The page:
Sales of Mercedes-Benz cars could fall 50% in Brazil because of recent tax increase on imported cars, according to the Brasil Economico newspaper.

Mercedes was selling 1,500 cars a month in Brazil and had been on track for record sales of 10,000 cars this year, but this could slow dramatically after the government raised tax on cars by 30 percentage points.

It also announced tax breaks for cars manufactured domestically seeking to protect the local industry from a surge in imports largely spurred by the strength of the Brazilian real against the dollar.

While the measures have been welcomed by local manufacturers, they will impact importers which have risen to 20% of the total Brazilian car market from 10% five years ago.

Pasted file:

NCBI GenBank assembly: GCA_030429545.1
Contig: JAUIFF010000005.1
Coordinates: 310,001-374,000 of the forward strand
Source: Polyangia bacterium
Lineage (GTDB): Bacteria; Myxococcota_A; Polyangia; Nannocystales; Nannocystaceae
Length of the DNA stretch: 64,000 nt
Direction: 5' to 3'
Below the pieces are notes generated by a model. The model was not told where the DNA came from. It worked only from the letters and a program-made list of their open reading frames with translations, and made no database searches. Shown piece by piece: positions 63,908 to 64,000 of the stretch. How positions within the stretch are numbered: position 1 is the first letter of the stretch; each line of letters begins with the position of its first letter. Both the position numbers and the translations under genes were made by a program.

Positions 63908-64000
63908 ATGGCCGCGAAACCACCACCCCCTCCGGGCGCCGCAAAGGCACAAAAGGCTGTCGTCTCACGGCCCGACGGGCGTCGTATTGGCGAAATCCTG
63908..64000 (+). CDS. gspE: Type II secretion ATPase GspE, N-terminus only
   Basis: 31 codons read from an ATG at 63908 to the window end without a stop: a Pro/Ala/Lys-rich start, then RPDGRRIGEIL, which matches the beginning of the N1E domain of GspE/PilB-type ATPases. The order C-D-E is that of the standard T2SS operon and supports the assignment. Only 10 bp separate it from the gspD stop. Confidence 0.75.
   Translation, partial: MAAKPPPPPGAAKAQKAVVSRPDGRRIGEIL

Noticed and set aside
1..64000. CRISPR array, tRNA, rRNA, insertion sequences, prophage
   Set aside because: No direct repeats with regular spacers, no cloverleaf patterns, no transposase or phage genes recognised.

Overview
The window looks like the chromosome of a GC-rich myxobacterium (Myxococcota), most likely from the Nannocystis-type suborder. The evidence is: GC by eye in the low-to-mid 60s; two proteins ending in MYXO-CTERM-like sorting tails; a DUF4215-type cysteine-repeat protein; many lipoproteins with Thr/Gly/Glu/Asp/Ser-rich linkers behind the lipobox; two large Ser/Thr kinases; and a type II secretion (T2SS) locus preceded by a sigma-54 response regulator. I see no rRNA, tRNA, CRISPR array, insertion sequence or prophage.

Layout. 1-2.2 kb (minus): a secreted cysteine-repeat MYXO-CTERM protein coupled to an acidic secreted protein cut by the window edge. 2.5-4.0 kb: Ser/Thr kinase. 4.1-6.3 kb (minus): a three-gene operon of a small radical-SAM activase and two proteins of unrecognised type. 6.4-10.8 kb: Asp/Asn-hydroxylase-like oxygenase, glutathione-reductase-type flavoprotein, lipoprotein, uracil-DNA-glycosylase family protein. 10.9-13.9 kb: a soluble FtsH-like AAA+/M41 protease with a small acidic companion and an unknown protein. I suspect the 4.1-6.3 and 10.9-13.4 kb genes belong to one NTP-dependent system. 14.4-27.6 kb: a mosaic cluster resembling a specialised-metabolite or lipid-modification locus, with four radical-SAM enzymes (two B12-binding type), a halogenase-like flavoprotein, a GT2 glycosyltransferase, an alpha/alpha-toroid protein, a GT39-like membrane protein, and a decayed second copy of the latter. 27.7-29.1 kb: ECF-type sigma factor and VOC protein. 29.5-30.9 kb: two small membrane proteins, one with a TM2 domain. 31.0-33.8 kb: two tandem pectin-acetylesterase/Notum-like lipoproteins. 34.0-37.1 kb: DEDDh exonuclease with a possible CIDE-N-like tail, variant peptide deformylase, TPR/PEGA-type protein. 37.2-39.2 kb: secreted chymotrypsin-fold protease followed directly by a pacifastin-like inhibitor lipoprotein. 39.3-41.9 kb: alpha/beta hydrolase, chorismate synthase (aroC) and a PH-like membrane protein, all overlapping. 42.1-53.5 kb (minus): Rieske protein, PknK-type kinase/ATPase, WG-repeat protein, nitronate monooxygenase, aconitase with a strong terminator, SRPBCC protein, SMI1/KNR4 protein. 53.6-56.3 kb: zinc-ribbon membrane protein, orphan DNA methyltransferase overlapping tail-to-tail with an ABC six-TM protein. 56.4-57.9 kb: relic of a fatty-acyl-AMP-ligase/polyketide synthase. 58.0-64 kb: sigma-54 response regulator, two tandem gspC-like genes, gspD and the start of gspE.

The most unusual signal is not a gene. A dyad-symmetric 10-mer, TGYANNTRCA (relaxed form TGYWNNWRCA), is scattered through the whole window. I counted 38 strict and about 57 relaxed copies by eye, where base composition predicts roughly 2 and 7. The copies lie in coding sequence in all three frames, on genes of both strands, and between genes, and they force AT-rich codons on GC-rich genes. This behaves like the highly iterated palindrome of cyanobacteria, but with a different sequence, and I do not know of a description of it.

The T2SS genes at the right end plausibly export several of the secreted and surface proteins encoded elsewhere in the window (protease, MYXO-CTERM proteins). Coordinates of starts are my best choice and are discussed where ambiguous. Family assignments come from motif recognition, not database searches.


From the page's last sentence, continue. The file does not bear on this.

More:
Brasil Economico cited Mercedes' president for Latin America, Juergen Ziegler as saying the brand has a stock of 900 cars left to sell in Brazil that won't be hit by the higher tax rate.

Mercedes had been planning to build a factory in Brazil, but may instead turn to Mexico for the investment, Ziegler said.

Mexico is not subject to the same taxes, and a trade deal with Brazil would allow the German company to access the Brazilian market without having to pay the new taxes.